I recently wrote an article about how to fix btscanner in Backtrack Linux and realized after the article was completed that some people may prefer to launch btscanner via the menu in Backtrack Linux instead of the command terminal by typing btscanner. This article specifically explains how to add btscanner back to the menu in Backtrack Linux under Backtrack > Information Gathering > Wireless Analysis > BlueTooth Analysis > btscanner. The information could however apply to any tools you wanted to manually add to the Backtrack menu by modifying each variable accordingly.
I have been playing around with some of the bluetooth tools within Backtrack recently and btscanner is one of the main tools I have bene using. The btscanner application in Backtrack Linux provides two bluetooth scanning functions it calls inquiry scanning and brute force scanning. Unfortunately the package installed with Backtrack 5 release 3 will crash when attempting to use it for brute force scanning however I was able to create a fix that isn’t too messy to accomplish. Below we describe the btscanner crash in more detail and provide a way to get btscanner bluetooth brute forcing operating properly.
While doing some testing this evening I ran into all sorts of errors when attempting to compile a new version of btscanner on Backtrack Linux 5 R3. Luckily it is super easy to resolve the error complaining about an unrecognized command named -Wimplicit-function-dec. This error will display when attempting to run “make” against an already configured (./configure) btscanner source. Below we output the error in more detail, explain how to resolve the error by editing the make file, and then display the compilation process moving past the error.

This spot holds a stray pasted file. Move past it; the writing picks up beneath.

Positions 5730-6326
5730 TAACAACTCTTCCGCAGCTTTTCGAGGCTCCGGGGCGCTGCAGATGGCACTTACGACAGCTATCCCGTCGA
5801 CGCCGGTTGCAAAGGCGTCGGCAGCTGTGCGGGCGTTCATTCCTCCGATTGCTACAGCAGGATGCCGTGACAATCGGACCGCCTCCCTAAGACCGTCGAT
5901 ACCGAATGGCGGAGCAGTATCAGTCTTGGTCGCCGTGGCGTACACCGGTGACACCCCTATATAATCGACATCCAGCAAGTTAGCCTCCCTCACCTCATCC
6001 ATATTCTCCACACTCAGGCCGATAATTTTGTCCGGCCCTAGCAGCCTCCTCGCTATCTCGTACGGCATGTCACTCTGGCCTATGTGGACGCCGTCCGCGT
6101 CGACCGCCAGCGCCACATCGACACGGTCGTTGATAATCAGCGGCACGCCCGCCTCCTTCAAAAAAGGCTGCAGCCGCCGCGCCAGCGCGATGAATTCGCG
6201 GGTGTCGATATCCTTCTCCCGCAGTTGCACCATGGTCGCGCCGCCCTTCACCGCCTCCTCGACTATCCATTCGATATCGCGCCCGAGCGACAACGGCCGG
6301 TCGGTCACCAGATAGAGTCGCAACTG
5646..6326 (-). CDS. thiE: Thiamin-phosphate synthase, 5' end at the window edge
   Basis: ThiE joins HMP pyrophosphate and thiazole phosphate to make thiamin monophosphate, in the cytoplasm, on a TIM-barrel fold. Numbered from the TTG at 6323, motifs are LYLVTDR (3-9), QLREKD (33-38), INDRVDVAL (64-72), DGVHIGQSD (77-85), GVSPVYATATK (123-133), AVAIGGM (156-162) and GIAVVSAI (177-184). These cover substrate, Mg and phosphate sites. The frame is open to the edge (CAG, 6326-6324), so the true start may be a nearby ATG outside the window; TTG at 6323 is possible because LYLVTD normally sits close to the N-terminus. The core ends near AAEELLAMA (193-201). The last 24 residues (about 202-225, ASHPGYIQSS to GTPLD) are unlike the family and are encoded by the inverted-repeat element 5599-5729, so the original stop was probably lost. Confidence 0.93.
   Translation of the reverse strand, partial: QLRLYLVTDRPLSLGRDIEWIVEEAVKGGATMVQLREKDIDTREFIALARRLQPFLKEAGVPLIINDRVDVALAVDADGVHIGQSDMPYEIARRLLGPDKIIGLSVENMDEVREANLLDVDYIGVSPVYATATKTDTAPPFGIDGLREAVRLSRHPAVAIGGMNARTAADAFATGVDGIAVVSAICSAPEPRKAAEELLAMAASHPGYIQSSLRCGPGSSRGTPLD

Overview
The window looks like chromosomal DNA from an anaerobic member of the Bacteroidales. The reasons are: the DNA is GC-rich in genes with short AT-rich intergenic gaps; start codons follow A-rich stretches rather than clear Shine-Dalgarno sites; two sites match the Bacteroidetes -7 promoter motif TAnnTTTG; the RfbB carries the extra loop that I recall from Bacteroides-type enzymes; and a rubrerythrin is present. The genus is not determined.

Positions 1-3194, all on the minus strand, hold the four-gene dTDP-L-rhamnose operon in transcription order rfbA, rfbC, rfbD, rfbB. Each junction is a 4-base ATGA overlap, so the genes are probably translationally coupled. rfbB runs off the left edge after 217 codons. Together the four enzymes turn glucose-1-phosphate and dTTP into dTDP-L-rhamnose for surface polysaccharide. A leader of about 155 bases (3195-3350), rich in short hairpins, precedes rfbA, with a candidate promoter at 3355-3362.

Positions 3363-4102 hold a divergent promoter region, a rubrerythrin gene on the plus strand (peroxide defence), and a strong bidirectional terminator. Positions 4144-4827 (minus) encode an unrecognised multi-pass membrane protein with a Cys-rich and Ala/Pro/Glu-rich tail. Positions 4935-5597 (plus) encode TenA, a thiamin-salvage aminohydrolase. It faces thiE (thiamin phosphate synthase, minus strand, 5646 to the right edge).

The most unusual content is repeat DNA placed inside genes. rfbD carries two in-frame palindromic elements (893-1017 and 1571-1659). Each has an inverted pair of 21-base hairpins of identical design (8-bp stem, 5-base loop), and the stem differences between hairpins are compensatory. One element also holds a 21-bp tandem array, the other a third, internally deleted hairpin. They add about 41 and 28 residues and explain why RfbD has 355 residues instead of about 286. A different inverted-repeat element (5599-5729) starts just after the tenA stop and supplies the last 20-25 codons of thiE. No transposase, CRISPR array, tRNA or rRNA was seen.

While doing some testing this evening on Backtrack Linux 5 R3 I had issues with apt or aptitude complaining about some dependencies for packages I had compiled from source. One of the packages I first ran into issues with was bluez which is installed by default on Backtrack. I wanted to apply a patch to the source code and then reinstall bluez which I was able to accomplish. The issue started after that when apt started complaining that bluez was not installed any longer. Below I describe how I modified the apt dependencies tracker file which fixed my unmet dependencies errors.
While compiling some earlier versions of bluez, which provides support for core bluetooth layers and protocols, I ran into a minor error. The error complained about no check being available. Read below to see the initial error when running ./configure and how to install the check package to resolve the errors. Installing the check package will fix this problem likely on any platform but for sure on Ubuntu 10.04 since Backtrack Linux is currently built on that platform.